Melbourne | Exposure to cigarette smoke and flu virus may prevent lung medications from working properly, a new study has claimed. Chronic Obstructive Pulmonary Disease (COPD) is the collective name for lung diseases including emphysema, chronic bronchitis and chronic obstructive airways disease.
Smoking is currently the main cause of COPD and the chances of developing COPD increases the longer an individual has been smoking, researchers said. Patients suffering from COPD have difficulties breathing, mainly due to the airflow becoming obstructed, persistent production of phlegm and frequent chest infections, they said.
Over time, the inflammation leads to permanent changes in the lung and walls of the airways thicken with more mucus being produced, researchers said. This inflammation is caused by inflammatory proteins, for example tumour necrosis factor-alpha and interleukin-1 beta, which are involved in systemic inflammation or chronic activation of the immune system.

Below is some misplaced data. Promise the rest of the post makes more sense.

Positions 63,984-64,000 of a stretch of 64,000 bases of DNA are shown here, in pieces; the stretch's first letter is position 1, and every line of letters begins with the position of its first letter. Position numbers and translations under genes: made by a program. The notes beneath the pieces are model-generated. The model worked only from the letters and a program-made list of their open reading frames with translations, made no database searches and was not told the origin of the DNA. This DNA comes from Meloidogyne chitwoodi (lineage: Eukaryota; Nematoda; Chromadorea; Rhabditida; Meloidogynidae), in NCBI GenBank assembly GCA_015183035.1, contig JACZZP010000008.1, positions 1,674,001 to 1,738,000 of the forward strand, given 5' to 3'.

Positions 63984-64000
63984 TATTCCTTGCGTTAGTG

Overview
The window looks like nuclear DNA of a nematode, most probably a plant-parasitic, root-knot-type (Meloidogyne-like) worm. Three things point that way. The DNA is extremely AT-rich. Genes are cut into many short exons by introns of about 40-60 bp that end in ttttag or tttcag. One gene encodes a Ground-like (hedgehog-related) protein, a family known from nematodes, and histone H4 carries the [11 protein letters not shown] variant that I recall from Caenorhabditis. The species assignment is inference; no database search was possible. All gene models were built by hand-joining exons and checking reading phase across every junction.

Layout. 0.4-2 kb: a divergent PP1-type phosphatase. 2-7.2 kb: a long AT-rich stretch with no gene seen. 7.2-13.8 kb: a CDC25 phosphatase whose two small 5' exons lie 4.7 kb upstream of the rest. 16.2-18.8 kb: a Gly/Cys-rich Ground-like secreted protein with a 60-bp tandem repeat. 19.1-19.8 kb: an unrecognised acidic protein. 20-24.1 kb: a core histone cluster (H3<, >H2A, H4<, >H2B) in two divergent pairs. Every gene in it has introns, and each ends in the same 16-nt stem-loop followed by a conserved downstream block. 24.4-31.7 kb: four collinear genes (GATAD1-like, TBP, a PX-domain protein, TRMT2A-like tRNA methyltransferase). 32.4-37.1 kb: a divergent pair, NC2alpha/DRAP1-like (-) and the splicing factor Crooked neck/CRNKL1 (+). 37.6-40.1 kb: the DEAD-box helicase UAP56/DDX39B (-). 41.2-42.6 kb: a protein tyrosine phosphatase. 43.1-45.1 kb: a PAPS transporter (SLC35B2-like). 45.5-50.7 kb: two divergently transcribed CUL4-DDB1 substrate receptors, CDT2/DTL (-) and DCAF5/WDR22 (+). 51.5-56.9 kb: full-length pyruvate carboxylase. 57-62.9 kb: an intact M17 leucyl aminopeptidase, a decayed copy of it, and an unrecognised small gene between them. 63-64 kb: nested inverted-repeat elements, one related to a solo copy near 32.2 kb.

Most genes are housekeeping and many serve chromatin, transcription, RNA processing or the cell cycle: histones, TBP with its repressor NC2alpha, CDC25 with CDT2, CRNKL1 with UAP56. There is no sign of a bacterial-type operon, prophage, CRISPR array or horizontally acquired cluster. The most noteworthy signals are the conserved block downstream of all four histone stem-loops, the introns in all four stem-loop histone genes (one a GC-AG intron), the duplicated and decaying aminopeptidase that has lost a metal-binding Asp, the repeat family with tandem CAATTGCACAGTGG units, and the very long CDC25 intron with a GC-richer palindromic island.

According to researchers from RMIT University in Australia, the effectiveness of the commonly used COPD symptom-reliever medication salbutamol is reduced on exposure to cigarette smoke and influenza A infection in an animal model of the respiratory disease. There is a clear need for new therapies that can overcome the limitations of current drugs used to treat COPD and associated flare-ups, said Ross Vlahos from RMIT University.
When combined with knowledge gained through clinical research, animal models utilising cigarette smoke exposure are a valuable tool in the quest to identify new therapies for this life-changing condition, said Vlahos. Cigarette smoke is a major contributor to COPD as it alters immunity and can increase a patient’s susceptibility to infection, which can worsen symptoms and cause flare-ups, researchers said. One of the most common reliever drugs used to treat flare-ups of the common lung disease known as COPD is salbutamol, they said.
This drug, which is also used to treat asthma, works by dilating a patients airways making it easier for them to breathe. The effectiveness of drugs such as salbutamol in cigarette smoke-induced lung diseases such as COPD is limited, researchers said.
The study assessed sections of lung exposed to cigarette smoke and a version of the influenza A virus. Overall, researchers found that the lung tissue exposed to cigarette smoke and viral infection was less responsive to salbutamol than tissue that was not.
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